Background: GI endoscopy without general anesthesia causes a hyperperistaltic state in the stomach, which frequently necessitates the use of antispasmodic agents, such as hyoscine-N-butylbromide, but these drugs have side effects. Peppermint oil is harmless and acts locally to inhibit GI smooth muscle contraction.
Methods: A randomized double-blind, double-dummy, controlled trial was conducted in 100 patients to compare the antispasmodic effects of hyoscine-N-butylbromide administered intramuscularly and a placebo solution administered intraluminally by means of the endoscope, and also the effects of a placebo solution administered intramuscularly with those of a peppermint oil solution administered intraluminally. The percent change in diameter of the pyloric ring before and after the administrations was defined as the opening ratio, and the percent change in diameter between the maximally and minimally opened pyloric ring states was defined as the contraction ratio. Time until disappearance of the contraction ring(s) in the gastric antrum and side effects of the drugs were also determined.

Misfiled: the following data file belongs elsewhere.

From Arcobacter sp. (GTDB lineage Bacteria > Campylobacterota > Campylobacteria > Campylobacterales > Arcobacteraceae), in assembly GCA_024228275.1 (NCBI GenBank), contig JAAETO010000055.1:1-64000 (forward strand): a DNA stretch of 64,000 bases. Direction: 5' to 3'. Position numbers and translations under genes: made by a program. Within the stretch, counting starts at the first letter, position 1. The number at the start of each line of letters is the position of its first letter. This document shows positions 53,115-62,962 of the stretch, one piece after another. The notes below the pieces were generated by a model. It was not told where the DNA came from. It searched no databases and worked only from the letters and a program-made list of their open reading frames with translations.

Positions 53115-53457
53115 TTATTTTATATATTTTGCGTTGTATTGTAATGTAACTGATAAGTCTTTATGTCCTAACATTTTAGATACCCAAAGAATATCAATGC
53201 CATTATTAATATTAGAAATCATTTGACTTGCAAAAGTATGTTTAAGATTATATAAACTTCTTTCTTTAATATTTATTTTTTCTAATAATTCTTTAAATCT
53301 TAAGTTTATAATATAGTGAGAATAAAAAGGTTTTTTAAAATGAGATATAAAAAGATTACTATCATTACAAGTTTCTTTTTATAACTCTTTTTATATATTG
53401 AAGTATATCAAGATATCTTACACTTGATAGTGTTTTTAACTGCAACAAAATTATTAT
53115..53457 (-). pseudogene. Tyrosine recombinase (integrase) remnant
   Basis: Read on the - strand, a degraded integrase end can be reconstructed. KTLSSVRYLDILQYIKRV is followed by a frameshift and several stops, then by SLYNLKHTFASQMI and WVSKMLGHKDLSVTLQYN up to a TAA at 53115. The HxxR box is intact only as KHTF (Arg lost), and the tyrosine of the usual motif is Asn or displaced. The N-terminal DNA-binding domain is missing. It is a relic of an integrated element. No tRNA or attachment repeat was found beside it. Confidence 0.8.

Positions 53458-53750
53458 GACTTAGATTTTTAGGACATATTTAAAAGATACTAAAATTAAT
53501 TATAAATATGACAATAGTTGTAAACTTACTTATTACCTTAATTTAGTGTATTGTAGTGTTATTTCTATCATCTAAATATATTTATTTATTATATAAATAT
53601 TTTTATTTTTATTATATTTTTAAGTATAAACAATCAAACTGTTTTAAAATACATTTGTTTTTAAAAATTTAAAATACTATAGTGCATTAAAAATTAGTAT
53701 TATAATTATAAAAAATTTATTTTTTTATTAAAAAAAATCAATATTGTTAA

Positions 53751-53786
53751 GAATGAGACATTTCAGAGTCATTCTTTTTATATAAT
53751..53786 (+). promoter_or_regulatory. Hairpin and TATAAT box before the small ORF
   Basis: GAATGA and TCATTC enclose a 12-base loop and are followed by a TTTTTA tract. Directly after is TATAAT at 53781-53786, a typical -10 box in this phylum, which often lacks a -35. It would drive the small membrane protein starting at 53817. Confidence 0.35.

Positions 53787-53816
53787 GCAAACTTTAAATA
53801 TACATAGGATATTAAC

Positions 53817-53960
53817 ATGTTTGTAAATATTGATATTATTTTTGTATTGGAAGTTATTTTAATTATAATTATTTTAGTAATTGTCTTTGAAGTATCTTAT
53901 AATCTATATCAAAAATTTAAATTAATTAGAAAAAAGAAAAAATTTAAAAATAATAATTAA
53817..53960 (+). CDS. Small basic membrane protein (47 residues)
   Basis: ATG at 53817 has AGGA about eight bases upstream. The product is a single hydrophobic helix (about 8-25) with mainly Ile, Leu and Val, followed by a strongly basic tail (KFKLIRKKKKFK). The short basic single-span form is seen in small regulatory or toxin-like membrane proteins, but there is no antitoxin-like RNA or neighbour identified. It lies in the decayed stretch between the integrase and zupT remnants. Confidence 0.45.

Results: The opening ratio was significantly higher in the peppermint oil administration group than in the hyoscine-N-butylbromide injection group. The contraction ratio after peppermint oil administration was significantly lower than that after hyoscine-N-butylbromide injection. The time required for disappearance of the antral contraction ring(s) was shorter in the peppermint oil group (97.1 +/- 11.4) than in the hyoscine-N-butylbromide group (185.9 +/- 10.1 s; p < 0.0001). No significant side effects were associated with peppermint oil, whereas hyoscine-N-butylbromide injection produced side effects such as dry mouth, blurred vision, and urinary retention.
Conclusions: Peppermint oil solution administered intraluminally can be used as an antispasmodic agent with superior efficacy and fewer side effects than hyoscine-N-butylbromide administered by intramuscular injection during upper endoscopy.